I reported earlier that the penalty provisions of the new amendments to the Water Pollution Prevention and Control Law imposed a fine of 50% of a “directly responsible” person’s annual salary. As noted, these fines may not have the desired deterrent effect. There are effective deterrents to environmental accidents (note SEPA seems focused on “accidents,” which are admittedly more high profile, but probably less cumulatively damaging than chronic, routine exceedances of pollutant limits; limiting “accidents” was one of the rationales for the “green” insurance proposal discussed below) already on the books.
Look at this bone chilling provision (Article 338) from China’s Criminal Code:
Whoever, in violation of the regulations of the State, discharges, dumps or treats radioactive waste, waste containing pathogen of infectious diseases, toxic substances or other hazardous waste on the land or in the water or the atmosphere, thus causing a serious environmental pollution accident which leads to the serious consequences of heavy losses of public or private property or personal injuries, shall be sentenced to fixed-term imprisonment of not more than three years or criminal detention and shall also, or shall only, be fined; if the consequences are especially serious, he shall be sentenced to fixed-term imprisonment of not less than three years but not more than seven years and shall also be fined.
Violate the regulations, discharge some hazardous waste, cause a serious accident that hurts people or property and you’re facing up to seven years in the big house. Note the absence of any requirement that the regulations be “negligently” or “knowingly” violated as required in the criminal provisions of the US Clean Water Act, 33 USC §1319(c).
In my personal calculus the prospect of three years in a Chinese lockup is more motivational than losing half my annual salary (another note: this penalty bears a striking, coincidental (?) resemblance to China’s personal income tax scheme which already takes half my salary).
But this criminal provision only applies in a mega-blow out like the Songhua River spill I can hear the skeptics saying. Au contraire! On July 28, 2006 the Supreme People’s Court (SPC), issued an Judicial Interpretation (JI) that set a pretty low threshold for the application of Article 338 and several other environmental crimes provisions:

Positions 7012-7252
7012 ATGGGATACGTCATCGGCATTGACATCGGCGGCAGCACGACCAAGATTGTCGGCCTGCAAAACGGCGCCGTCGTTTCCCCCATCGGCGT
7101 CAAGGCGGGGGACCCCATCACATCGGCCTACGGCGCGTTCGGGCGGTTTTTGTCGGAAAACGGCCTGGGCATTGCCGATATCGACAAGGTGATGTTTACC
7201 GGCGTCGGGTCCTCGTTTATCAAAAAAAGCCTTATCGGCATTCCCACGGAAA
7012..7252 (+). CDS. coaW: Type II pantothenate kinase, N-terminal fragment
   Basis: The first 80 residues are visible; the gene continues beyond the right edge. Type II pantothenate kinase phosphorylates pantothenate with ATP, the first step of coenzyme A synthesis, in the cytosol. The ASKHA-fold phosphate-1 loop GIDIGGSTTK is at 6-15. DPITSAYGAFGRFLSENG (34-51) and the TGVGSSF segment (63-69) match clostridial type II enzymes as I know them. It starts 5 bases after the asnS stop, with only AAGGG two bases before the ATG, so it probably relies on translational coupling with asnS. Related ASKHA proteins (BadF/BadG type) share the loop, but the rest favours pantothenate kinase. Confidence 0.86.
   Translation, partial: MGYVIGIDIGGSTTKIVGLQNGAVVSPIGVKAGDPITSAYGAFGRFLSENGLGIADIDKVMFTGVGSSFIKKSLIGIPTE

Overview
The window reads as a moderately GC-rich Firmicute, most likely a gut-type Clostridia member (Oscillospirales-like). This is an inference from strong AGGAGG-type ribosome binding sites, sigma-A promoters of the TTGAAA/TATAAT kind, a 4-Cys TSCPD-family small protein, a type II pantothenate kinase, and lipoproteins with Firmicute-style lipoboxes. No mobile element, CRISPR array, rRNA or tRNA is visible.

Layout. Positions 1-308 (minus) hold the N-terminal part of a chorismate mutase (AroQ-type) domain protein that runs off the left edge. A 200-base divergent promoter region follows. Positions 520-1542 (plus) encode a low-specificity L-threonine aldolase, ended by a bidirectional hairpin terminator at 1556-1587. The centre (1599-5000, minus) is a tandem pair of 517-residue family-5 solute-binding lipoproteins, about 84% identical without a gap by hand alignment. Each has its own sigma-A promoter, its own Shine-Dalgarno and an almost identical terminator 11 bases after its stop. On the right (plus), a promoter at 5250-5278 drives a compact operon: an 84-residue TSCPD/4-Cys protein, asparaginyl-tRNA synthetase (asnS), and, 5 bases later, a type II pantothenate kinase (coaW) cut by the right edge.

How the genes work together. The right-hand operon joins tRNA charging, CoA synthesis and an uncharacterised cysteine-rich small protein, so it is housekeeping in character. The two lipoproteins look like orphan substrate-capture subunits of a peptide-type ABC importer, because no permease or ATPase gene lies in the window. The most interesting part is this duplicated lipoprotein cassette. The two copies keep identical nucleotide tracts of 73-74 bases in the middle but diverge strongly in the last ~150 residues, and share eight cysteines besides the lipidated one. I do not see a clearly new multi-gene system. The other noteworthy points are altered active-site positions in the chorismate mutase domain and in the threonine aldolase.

“Serious consequences of heavy losses of private or public property” was interpreted (JI, Article 1) to include:
- private or public property losses not less than RMB 300,000 (approx.US$40,000). Article 4 of the JI clarifies that these losses “include actual losses due to the destruction or damage of property directly resulting from environment pollution, and any reasonable expenses incurred which are necessary to prevent the spread of pollution or clean the pollution;”
- the permanent destruction or loss of use of not less than 5 Mu (slightly less than one acre) of farm or forest land; or
- the death of not less than 40 cubic meters of “forestry” or other woods, or the death of not fewer than 250 young trees.
“Serious consequence of personal injuries” was interpreted (JI, Article 2) to include:
- the death of one or more people;
- serious injury of not fewer than three people; or
- “light wounds” to not fewer than 10 people.
“Especially serious” consequences which can earn you up to seven years were interpreted (JI, Article 3)to include:
- private or public property losses of not less than RMB 1,000,000;
- the permanent destruction or loss of use of not less than 15 Mu of farm or forest land; or
- the death of not less than 3 people, or serious injury of not less than 10 people, or “light wounding” of not less than 30 people.
A 7 year maximum sentence is a relatively low one in the grand scheme of Chinese criminal sentences. People are but in prison for life for causing a broken ATM machine to stand & deliver so a 3 year term in the hoosegow for seriously injuring three people doesn’t strike me as unreasonable, where there has been at least negligence.
Of course, motivating the prosecutors at the local level faces the same, if not greater, challenges as motivating the local EPB staff, but here’s a suggestion for the next “environmental whirlwind” campaign — throw a dozen environmental malefactors in the clink under Article 338 and see what effect that has on compliance rates.